Links and Deep Thinks: Cryptocurrency and how to ruin it for everybody

Cryptocurrencies have exploded into the mainstream in the last year or so, which has meant that blockchain, coin mining, ICOs (Initial Coin Offerings) and other terms once reserved for the nerdy internet, are now being tangled with by people interested in making some quick money OR interested in the applications of blockchains.

Today we thought we'd do a dive into some of these concepts, and how they are being manipulated by some actors for short-term gain.

Blockchain and mining, the basic concepts

Blockchain technology was first described in a 2009 paper released under the pseudonym Satoshi Nakamoto. It was invented as a distributed transaction ledger for BitCoin. The power of Blockchain is in its ability to authenticate a transaction (whether a contract being signed, money changing hands or anything you want proof of), without the need for a central trusted authority.

See more on blockchain from Catalyst here. 

Mining is how blockchain transactions are authenticated. In the blockchain network, computers are processing and validating transactions and adding them to the blockchain. As cryptocurrencies mature, more processing power is required to keep up with the pace of transactions.

See more on mining here from Coindesk

AltCoins and ICOs

While BitCoin is the OG of cryptocurrencies, many others have entered the market. Recently, new alternative coins have entered the market through Initial Coin Offerings (ICOs). Much like an Initial Public Offering of stock from a company, this is your chance to get in on the ground floor of the next big cryptocurrency. They dominated 2017, and the BitCoin market took a huge tumble when China outright banned ICOs.

A word to the wise, over half of the coins created in 2017 (and were available to buy through ICOs), have already failed:

Many technologists herald the blockchain as a revolutionary technology which will dismantle centralised systems of finance. At the same time, lots of other opportunists are using cryptocurrency markets as a way to get rich quick while the frenzy over BitCoin and its peers continues.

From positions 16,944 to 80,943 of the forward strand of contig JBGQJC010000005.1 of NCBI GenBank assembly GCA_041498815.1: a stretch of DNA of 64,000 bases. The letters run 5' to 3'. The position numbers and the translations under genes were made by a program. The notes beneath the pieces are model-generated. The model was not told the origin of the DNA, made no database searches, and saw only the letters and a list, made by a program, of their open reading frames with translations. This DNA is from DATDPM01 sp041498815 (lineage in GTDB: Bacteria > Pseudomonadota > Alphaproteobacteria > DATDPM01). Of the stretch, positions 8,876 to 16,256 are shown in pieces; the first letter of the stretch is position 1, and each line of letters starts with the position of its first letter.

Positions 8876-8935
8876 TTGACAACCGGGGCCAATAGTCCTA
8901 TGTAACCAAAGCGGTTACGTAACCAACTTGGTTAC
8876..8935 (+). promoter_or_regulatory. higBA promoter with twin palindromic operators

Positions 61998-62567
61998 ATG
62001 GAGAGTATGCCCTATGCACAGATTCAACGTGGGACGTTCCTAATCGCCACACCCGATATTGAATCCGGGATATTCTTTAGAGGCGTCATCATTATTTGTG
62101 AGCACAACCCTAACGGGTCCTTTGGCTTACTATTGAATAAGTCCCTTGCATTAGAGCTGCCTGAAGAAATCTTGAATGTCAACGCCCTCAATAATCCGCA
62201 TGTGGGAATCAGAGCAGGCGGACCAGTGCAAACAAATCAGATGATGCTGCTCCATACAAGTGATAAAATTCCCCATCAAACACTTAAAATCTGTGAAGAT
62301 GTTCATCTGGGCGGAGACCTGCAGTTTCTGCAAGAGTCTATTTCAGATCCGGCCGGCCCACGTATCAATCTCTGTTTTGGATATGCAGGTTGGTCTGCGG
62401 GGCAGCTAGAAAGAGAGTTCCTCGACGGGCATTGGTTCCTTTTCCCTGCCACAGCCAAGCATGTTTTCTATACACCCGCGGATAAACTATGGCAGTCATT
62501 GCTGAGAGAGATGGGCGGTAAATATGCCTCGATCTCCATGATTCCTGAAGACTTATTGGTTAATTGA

But with any rapidly growing technology, the perverse incentives are revealing themselves. Mining for cryptocurrencies requires an incredible amount of energy. Here are just two comparative examples of the energy needs of cryptocurrencies.

  1. Processing a bitcoin transaction consumes more than 5,000 times as much energy as using a Visa credit card:
  2. The environmental impact of Bitcoin mining is worse than actual mining:

Until the computer processing power to authenticate transactions doesn't have to impact on the environment, this is not a sustainable model.

Of course, some people have found ways to outsource their energy consumption, by using coin mining scripts to manipulate web users into having their own CPU's leveraged for coin mining.

If you visit a website that has a coin mining script on it, what happens is that your CPU is being used to mine cryptocurrencies for someone else. These scripts can be added without the website operators knowledge, due to the reliance on third-party software.

Just this month, many UK and US government sites were infected with a coin mining script through a third party programme called Browsealoud, which reads out web pages for people with vision problems:

Even Elon Musk can't keep hackers at bay, as Tesla was also infected by coin miners:

The potential of blockchain is real. The ability to secure and authenticate transactions using decentralised points of confirmation has the potential to change the way finance, democracy and trade work globally and destabilise centralised point of power like governments and banks.

But until it doesn't cost the earth to mine cryptocurrency, and while the greatest benefactors of coin mining are people injecting malicious malware into the websites you use and trust, cryptocurrencies are not the panacea they are made out to be.